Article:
Home Medford News New Medford council member sworn in

New Medford council member sworn in

A new Medford Township Council member was sworn in at a recent council meeting.

Jeff Beenstock now occupies the seat recently vacated by council member David Brown.

“I’m honored and humbled and I’m ready to work for Medford,” Beenstock said.

He was on the blue ribbon committee that advised council against pursuing the Medford Crossings project and was president of the homeowners’ association in Medford Chase.

Beenstock has been a resident of Medford for 12 years.

“I’m a very deliberative person and I will study all of the issues hard and work to do what’s in the best interest of the residents of the township,” he said, noting the budget is the number one priority.

“I think I’ll probably spend time observing and trying to get up to speed very quickly,” Beenstock said.

Township Manager Christopher Schultz said Brown’s term was until Dec. 31, 2013.

“However, as I understand the vacancy law and based on the timing of the resignation and appointment, there will be a special election next November to fill the unexpired term from that point until the term officially expires,” Schultz said.

Beenstock’s name was submitted to the council along with those of Jack Hartwig and Chuck Watson by the local Republican municipal committee, which chose the three from a field of 12.

James “Randy” Pace, who was also officially sworn in at the meeting, was visibly disappointed. He supported Hartwig and voted against Beenstock.

Temporary Mayor Bob Martin and council member Dominic Grosso voted for Beenstock. With Brown out and Chris Myers’ resignation there were only three people on council.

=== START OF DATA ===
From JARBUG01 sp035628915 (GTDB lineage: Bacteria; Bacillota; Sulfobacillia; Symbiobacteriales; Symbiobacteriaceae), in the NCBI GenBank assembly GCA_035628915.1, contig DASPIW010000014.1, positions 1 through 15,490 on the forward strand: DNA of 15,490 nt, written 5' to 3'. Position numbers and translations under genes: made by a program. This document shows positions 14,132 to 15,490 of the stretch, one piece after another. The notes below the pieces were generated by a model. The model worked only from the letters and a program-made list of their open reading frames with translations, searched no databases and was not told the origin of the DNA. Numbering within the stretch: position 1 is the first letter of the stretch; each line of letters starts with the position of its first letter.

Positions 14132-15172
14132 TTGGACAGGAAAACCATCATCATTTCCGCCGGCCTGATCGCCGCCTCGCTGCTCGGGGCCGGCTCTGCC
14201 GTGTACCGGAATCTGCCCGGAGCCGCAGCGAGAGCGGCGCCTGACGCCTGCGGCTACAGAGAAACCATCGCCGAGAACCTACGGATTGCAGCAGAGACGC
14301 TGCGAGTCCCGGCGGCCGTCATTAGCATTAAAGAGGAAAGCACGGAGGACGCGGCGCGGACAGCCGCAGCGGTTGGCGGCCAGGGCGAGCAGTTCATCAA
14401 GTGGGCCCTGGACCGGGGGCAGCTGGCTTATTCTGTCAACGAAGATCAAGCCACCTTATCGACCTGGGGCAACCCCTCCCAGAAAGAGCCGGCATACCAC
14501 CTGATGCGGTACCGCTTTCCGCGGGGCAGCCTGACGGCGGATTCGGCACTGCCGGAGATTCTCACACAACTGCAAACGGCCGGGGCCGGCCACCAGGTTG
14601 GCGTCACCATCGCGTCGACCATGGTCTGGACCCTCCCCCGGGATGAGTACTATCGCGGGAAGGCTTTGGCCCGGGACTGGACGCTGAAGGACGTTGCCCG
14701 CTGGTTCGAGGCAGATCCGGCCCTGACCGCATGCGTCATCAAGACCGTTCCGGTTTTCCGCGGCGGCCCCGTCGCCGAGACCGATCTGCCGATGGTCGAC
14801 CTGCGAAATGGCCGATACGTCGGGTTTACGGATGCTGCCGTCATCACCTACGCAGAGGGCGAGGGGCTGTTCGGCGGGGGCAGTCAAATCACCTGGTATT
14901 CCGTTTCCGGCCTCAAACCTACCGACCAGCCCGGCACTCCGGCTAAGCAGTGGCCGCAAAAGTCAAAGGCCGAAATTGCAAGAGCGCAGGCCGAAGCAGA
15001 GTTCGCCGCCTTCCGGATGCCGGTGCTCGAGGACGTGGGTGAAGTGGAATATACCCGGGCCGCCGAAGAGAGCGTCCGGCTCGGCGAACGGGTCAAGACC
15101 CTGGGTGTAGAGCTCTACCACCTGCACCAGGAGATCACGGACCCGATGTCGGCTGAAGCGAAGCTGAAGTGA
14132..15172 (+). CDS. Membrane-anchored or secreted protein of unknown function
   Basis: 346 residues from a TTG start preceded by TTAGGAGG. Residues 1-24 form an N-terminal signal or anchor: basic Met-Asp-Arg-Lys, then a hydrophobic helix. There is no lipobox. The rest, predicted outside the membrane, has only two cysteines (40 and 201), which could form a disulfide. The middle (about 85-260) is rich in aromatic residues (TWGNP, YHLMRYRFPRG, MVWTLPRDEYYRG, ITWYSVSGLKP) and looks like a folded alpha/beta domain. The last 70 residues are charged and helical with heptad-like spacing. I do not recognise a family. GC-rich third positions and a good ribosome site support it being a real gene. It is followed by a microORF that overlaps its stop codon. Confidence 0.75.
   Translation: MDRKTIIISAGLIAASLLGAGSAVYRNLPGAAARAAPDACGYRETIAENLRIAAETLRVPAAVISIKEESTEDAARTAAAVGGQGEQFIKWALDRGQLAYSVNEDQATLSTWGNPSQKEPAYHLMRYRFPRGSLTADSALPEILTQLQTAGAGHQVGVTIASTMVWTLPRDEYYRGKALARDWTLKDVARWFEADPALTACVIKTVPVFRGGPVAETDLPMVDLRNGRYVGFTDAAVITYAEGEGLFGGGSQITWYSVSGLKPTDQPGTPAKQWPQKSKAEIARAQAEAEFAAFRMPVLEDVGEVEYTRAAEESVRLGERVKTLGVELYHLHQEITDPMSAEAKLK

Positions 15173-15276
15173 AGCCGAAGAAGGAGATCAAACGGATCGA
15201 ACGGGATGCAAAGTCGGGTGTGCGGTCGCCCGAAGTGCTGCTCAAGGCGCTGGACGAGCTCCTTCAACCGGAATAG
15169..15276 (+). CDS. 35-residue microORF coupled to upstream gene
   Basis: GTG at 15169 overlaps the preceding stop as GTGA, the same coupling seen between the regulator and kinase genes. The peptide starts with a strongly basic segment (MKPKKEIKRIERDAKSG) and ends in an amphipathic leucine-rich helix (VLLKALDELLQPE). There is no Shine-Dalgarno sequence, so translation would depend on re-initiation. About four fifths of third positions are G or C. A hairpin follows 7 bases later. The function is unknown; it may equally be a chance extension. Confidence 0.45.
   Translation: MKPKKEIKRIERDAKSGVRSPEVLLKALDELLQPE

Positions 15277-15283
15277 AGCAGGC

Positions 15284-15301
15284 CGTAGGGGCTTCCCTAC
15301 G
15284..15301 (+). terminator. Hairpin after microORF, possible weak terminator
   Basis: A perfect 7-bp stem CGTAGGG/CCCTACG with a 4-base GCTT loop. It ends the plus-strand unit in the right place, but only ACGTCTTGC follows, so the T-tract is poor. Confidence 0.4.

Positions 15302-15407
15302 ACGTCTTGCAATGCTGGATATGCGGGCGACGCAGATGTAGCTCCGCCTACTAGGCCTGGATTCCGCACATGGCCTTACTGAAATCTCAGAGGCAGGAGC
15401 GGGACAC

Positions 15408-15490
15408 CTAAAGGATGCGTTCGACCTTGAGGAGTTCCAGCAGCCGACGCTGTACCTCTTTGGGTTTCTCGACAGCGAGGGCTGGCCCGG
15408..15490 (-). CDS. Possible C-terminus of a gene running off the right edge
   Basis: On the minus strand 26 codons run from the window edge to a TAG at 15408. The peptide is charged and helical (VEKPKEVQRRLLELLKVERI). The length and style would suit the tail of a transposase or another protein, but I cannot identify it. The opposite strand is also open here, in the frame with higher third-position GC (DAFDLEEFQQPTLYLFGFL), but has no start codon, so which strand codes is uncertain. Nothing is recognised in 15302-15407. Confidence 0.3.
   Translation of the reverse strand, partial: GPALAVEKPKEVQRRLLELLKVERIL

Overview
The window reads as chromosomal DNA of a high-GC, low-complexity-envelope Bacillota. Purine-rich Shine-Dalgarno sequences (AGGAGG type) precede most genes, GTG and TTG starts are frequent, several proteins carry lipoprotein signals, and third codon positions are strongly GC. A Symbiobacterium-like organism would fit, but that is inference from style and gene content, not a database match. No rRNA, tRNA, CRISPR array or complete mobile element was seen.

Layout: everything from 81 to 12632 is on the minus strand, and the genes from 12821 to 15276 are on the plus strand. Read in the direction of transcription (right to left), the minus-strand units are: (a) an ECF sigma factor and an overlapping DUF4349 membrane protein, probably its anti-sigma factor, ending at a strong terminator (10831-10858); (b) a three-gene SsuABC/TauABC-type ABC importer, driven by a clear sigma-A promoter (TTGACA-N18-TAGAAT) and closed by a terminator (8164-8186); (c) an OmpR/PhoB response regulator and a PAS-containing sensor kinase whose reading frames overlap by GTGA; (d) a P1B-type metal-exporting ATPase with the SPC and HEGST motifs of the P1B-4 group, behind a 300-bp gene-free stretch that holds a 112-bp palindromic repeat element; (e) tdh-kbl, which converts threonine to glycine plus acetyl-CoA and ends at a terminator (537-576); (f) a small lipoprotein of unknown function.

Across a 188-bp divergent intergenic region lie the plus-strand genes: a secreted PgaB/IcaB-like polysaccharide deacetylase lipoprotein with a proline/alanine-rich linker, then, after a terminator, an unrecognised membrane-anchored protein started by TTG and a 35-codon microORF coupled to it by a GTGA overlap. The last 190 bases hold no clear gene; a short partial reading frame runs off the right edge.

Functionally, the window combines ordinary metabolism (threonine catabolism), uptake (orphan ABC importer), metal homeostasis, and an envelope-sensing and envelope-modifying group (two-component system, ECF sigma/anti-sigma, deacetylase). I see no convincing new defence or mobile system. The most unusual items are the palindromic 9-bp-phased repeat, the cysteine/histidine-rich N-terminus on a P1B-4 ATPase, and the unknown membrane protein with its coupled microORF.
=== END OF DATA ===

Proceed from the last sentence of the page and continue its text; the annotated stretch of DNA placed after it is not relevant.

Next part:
“The process worked,” Pace said.

Incoming council member Chris Buoni said any of the three running are qualified to fill Brown’s seat.

“It’s good to see the impact of having so many residents apply for the position,” Buoni said. “Clearly, Medford is in a mood to start rebuilding its future.”

He said Beenstock is “impressive.

“In the conversations I have had with him, he has been cordial, intelligent and has demonstrated thoughtfulness in his replies to difficult questions I posed to him,” Buoni said. “The testimonies from his neighbors and peers also lead me to believe he will do a fine job representing the people of Medford.”

While he said there is room for improvement, Buoni noted the selection process is a first step towards fairness and transparency.

“I think it’s clear Medford is headed in the right direction,” he said. “I’m hopeful the Republican Committee will follow the same process in naming Chris Myers’ replacement.”

Resident Terri Palmer said she had never seen this before and has been attending meetings for years.

“I think it was wrong,” Palmer said of the selection process because she believes that at least one of the councilors already had his mind made up.

“It was moot,” she said. “The political powers that be are still running the show.”

Former councilwoman Victoria Fay, who was removed from council earlier this year, is pleased.

“I am very disappointed, there was a rush to judgment against me because I represented transparency that these guys were deathly afraid of,” Fay said. “Now the same body who spent more time worrying about me, than controlling taxes and spending in Medford has resigned or been defeated.”

Fay, who got the boot for apparently violating the township’s residency requirements, has maintained she was temporarily housed outside the township because of a pending divorce.

“It’s nice to see that good sometimes wins, even in politics,” she said.

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